Truth Matters

By Editors of the Christian Science Sentinel | The Christian Science Monitor, August 18, 2011 | Go to article overview

Truth Matters


Editors of the Christian Science Sentinel, The Christian Science Monitor


A Christian Science perspective: Why honesty and integrity matter, and the consequences of ignoring the truth.

"You are entitled to your own opinions, but you are not entitled to your own facts," the late Senator Daniel Patrick Moynihan once famously said. Yet, if the logic of the saying seems obvious, the efforts to defy it seem endless.

During one recent week, the news reported on one high-profile US politician who was spotlighted for repeatedly retelling a moment of American history - and folding some invented "facts" into the retelling. That same week, another politician, from the opposing political party, told a series of untruths about events in his personal life. And across the Atlantic, a leader on the world stage told lies both to and about his people.

The habit of ignoring truth, whether in politics or elsewhere, degrades the public discourse. It slows momentum in the workplace and is a drag on the economy. At the same time, a pattern of truthfulness in speech and action elevates the political and nonpolitical conversation, and gets them back on a surer footing. Trust becomes more the norm, and reasserts its healthy impact on society. The truth matters - it matters to us all.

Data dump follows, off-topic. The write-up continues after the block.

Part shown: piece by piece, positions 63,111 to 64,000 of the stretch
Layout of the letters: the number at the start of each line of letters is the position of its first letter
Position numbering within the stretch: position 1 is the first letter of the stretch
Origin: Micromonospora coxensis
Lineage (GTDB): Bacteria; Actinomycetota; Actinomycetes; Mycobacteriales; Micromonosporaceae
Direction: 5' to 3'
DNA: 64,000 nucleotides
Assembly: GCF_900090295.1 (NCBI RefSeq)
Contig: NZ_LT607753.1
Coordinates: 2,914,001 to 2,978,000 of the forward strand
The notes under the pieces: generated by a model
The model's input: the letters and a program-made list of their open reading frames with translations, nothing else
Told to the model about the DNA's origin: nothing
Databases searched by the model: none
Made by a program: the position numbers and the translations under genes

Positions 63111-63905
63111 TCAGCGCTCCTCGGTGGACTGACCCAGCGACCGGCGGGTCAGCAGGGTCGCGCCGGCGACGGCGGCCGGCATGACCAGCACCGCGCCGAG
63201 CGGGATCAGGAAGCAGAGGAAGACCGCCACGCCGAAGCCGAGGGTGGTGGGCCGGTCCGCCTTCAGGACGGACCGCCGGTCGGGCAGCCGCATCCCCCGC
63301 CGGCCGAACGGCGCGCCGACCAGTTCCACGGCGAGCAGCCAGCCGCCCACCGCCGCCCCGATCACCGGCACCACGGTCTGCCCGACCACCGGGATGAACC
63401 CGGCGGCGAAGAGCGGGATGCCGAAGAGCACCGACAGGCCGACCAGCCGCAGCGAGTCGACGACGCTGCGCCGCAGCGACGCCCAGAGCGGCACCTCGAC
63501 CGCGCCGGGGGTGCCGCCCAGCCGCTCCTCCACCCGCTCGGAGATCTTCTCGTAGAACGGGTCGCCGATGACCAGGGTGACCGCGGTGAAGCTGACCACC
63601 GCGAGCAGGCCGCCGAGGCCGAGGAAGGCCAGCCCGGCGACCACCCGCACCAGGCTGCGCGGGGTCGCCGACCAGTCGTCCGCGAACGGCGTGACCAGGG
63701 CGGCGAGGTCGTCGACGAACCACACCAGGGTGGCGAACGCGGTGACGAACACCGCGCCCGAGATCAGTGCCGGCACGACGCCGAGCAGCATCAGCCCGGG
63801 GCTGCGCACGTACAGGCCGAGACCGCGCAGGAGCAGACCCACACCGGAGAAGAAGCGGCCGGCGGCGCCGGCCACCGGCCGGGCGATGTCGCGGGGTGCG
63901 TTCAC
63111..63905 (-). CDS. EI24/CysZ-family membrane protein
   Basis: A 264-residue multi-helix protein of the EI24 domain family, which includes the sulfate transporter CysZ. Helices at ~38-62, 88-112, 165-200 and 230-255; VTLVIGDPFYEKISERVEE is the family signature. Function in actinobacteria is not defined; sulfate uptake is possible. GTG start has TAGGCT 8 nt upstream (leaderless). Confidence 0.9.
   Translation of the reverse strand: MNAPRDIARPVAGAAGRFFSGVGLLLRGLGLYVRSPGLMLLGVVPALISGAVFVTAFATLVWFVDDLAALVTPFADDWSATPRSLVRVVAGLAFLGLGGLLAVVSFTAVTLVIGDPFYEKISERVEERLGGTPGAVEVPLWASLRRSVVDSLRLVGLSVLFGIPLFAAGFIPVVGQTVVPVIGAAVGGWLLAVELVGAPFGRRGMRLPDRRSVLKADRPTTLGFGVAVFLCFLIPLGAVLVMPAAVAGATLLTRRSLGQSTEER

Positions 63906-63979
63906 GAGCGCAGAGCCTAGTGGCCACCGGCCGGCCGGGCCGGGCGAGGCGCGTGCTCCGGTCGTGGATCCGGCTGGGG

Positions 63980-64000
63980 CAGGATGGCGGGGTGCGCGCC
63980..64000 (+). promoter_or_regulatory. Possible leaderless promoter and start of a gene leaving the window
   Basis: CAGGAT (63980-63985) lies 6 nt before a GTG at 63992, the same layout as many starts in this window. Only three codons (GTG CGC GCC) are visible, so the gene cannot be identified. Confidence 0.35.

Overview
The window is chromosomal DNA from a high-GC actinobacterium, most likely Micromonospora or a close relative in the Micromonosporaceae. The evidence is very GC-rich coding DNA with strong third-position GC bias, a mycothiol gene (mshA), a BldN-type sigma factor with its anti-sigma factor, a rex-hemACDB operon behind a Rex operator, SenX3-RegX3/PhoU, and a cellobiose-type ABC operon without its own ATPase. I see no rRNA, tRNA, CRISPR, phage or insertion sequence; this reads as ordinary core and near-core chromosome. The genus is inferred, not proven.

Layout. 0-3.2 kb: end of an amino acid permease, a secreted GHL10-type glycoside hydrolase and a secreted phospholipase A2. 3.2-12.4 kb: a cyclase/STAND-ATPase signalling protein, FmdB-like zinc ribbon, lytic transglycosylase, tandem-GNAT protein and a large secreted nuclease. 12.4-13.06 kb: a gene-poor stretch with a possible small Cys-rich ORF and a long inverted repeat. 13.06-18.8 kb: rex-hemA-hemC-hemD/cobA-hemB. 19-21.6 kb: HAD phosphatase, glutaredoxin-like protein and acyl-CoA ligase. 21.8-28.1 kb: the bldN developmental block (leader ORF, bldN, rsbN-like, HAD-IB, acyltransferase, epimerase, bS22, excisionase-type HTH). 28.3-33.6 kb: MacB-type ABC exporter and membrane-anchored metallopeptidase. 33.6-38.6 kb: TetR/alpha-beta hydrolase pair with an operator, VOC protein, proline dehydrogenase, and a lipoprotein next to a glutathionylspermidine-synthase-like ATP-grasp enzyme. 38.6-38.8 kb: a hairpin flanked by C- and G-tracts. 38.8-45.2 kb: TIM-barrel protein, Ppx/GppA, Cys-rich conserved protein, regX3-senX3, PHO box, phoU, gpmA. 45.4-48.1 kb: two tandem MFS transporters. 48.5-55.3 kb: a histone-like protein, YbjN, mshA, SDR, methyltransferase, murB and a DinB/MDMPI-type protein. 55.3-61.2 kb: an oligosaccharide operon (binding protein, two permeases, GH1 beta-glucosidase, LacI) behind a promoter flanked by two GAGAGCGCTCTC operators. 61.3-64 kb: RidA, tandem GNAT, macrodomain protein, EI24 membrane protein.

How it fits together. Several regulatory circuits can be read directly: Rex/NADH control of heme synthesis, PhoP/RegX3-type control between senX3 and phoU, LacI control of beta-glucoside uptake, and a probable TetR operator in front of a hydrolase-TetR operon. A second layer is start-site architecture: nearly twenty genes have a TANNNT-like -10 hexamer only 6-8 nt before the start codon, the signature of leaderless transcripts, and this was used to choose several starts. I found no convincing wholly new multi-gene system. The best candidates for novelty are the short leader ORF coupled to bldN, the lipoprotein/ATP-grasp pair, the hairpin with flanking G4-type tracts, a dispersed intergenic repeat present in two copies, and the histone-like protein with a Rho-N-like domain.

For anyone longing to expand the role of truth in both the public conversation and in private behavior, there is an invaluable tool available to anyone willing to take it up: prayer. It's not prayer that pushes this agenda or that point of view. Rather, it's prayer at its purest; prayer that humbly affirms the nature of God to be Truth itself - and the genuine nature of each one of us to be the likeness of God, of Truth.

In spiritual fact, it is as native to man (and woman) to speak truthfully, as it is native to God to do so. It is natural for the truth to put down roots in each human heart, and take up permanent residence there. This presence of God-derived truth, when realized in prayer, produces an inner urging to be honest. To do the right thing. To value accuracy over expediency. To stay true to God's directing.

Consider an example from the Old Testament, involving Balaam. To an extraordinary degree he seems to have grasped the need to remain true to God's commands above all else.

Balak, king of Moab, had directed Balaam to curse the Israelites, who were about to enter Canaan.

The rest of this article is only available to active members of Questia

Sign up now for a free, 1-day trial and receive full access to:

  • Questia's entire collection
  • Automatic bibliography creation
  • More helpful research tools like notes, citations, and highlights
  • Ad-free environment

Already a member? Log in now.

Notes for this article

Add a new note
If you are trying to select text to create highlights or citations, remember that you must now click or tap on the first word, and then click or tap on the last word.
One moment ...